Tiny Vietnamese akoya pearls, natural colours of greys, pinks,boues, greens. Metallic

It doesn’t take long to write about it, but selecting these strands, chatting and settling such vital stuff as the price take well over an hour.

Next stop is always the main findings company. All the findings they currently have in stock are laid out in small packets and I’m soon rifling through hundreds of different clasps, earrings, and all sorts of silver. the table top is very wide so to reach the ones at the back I debated climbing right up there..but in the end just stretched. Not sure how that looked from the back!. Trying to work out what will be needed for our various couture and ready to wear lines, new ideas and one offs for customers, as well as for other designer makers is a bit of an exercise!. But having grabbed a good selection I know I can call back for a second browse..probably to buy the same new designs all over again.  There is a lot of silver with very subtly inlaid CZ for just a little sparkle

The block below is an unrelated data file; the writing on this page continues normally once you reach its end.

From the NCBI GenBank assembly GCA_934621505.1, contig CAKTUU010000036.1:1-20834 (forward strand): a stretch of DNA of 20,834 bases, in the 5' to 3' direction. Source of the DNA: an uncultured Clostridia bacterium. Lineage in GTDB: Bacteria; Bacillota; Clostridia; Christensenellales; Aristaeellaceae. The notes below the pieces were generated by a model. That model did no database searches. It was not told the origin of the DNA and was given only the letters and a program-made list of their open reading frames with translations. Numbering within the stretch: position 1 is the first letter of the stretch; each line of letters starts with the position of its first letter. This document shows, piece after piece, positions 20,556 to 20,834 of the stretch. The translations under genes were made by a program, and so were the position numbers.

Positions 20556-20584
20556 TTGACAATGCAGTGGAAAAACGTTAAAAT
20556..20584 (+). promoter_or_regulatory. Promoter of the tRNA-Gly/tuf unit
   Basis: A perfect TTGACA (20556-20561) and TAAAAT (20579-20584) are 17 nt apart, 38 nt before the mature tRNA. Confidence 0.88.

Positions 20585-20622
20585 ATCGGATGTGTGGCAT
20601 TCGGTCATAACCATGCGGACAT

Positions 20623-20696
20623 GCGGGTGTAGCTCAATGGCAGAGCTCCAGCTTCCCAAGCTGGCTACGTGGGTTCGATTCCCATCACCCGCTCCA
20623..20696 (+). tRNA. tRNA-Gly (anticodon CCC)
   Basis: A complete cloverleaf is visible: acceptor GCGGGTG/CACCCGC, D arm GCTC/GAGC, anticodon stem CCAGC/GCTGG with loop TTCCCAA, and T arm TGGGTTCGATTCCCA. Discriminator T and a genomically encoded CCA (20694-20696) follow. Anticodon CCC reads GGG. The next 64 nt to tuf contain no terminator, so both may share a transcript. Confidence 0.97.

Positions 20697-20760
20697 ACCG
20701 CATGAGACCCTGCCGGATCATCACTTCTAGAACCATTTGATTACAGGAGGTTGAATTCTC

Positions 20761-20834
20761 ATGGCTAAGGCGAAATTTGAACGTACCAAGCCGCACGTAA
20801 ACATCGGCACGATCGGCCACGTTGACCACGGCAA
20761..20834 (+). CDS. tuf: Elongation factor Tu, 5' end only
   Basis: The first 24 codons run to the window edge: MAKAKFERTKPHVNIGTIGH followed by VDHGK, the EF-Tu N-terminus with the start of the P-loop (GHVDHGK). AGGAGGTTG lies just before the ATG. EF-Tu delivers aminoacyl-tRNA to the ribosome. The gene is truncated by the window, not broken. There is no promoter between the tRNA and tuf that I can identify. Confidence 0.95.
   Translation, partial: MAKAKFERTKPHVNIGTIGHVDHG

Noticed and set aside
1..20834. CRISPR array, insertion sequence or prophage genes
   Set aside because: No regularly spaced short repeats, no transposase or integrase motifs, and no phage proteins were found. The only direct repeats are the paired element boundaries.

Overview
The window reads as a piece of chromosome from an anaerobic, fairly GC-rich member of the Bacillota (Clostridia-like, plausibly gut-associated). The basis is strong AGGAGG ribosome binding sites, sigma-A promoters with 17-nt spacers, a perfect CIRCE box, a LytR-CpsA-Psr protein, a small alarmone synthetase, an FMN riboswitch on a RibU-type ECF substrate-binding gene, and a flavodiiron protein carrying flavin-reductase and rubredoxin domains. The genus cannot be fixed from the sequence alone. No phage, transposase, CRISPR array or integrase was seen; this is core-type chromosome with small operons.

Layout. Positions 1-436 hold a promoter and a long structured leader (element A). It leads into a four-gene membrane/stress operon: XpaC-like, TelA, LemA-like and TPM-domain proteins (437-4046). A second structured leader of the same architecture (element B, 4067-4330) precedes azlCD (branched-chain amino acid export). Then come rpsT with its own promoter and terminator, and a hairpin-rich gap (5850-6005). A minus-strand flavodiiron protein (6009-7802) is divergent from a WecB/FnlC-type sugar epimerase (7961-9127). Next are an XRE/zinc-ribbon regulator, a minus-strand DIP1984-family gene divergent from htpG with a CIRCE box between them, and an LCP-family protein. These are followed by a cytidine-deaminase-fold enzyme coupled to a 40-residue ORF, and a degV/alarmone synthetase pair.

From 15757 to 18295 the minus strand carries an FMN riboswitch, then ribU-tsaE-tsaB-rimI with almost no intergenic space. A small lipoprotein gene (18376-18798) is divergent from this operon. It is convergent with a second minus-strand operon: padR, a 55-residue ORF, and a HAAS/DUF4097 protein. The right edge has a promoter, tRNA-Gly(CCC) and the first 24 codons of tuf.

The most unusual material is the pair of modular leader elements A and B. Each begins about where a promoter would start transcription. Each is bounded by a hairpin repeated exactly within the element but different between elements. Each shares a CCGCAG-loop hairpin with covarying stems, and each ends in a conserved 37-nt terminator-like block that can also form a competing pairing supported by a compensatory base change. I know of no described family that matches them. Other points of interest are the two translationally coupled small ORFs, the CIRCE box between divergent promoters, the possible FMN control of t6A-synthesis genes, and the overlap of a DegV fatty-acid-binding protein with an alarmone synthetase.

There’s more black – anodised – silver than I expected: and less rose gold vermeil.

Finally – it’s now gone 2pm – I spend the rest of the time at one of the tahitian and south sea suppliers. One white SS and one gold SS strand and then a poke around in their lot bags for the surprise pairs and singles which will make great jewellery – including a matched pair of 15mm gold south sea buttons.One is very slighty darker than the other, but with a head in between the it certainly won’t be noticeable t9 any but a pearl expert. Result!

Tired. Back to Kowloon, food and back to room to write this. G’night

‘A ray of sunshine’

It’s always nice to get praise, so we are basking fit to tan today with this email from a long time pearl lover and customer ‘ Thank you so much – I am absolutely delighted with my new pearls – Ithey are the most beautiful….I love the colour variation….It is as if I am wearing a ray of sunshine around my neck’